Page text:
Member States are required to carry out Official Controls at, inter alia, slaughterhouses to prevent animal disease from entering the human food chain. National Competent authorities (in the UK, the Food Standards Agency) are permitted and in some cases required to charge for the provision of Official Controls. By regulation 4 of the Meat (Official Controls Charges) (England) Regulations 2009, the FSA has the power to withdraw controls from premises in relation to which previous debts for the provision of Official Controls have been accrued by previous operators. The provision is designed to avoid phoenix companies from continuing to receive Official Controls when a related business has failed to pay for the same. In R (OaO Agro Foods (Ashford) Limited) v Food Standards Agency  EWHC 2718 (Admin) Mr Michael Fordham QC (sitting as a Deputy High Court Judge) rejected a challenge to the effect that regulation 4 violated EU charging provisions and/or could not be interpreted as the FSA had sought to do so. The judgment is here.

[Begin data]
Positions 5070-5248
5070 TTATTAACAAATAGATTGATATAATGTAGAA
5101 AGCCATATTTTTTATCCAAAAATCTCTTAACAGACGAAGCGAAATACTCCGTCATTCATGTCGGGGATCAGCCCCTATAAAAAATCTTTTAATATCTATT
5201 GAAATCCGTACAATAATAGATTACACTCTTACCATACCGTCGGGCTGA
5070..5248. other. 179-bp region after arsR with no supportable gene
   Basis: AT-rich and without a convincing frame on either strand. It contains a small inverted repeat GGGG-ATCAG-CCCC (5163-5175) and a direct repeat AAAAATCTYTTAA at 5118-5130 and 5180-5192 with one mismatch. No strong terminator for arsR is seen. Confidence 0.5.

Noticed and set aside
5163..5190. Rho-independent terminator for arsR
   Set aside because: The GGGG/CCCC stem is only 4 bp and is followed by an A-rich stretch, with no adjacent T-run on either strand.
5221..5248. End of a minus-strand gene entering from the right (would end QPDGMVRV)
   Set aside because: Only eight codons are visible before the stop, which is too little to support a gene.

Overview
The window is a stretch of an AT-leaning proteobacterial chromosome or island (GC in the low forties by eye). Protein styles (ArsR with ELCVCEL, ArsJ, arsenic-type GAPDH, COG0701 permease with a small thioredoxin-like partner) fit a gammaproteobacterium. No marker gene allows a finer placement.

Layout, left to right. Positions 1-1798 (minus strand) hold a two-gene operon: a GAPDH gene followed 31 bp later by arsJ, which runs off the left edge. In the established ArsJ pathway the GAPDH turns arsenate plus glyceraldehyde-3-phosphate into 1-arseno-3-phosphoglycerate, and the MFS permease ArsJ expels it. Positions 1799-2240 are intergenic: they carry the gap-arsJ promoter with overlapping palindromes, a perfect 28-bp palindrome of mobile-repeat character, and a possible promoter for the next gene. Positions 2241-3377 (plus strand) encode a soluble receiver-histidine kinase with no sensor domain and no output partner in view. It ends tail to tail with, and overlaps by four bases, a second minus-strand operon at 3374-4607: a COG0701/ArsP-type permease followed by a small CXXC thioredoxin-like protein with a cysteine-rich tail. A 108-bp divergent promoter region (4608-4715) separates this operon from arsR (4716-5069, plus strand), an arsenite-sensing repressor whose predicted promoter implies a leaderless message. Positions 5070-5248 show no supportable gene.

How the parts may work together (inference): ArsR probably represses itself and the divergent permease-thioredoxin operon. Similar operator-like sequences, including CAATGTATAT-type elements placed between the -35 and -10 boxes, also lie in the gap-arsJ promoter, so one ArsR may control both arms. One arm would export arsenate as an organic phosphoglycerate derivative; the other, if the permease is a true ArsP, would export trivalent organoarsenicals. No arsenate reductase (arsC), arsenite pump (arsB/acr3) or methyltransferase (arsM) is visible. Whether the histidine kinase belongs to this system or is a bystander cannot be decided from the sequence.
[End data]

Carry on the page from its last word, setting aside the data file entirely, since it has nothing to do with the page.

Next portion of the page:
Relatedly, on 19 December 2019, the CJEU handed down its decision in case C-477/18 Exportslachterij J. Gosschalk and Others v Netherlands, in which the Court confirmed that National Competent authorities were permitted by EU to recover indirect as well as the direct costs of providing Official Controls to Food Business Operators. The ruling precludes domestic restitutionary claims to the effect that the FSA has recovered excessive costs in charging for the provision of Official Controls. The judgment is not yet available in English (the French version is here) but accedes to submissions made on behalf of the UK Government who intervened in support of the Dutch Government.
Brendan McGurk successfully acted for both the FSA in the Agro Judicial Review and the UK Government in the Exportslachterij J. Gosschalk reference.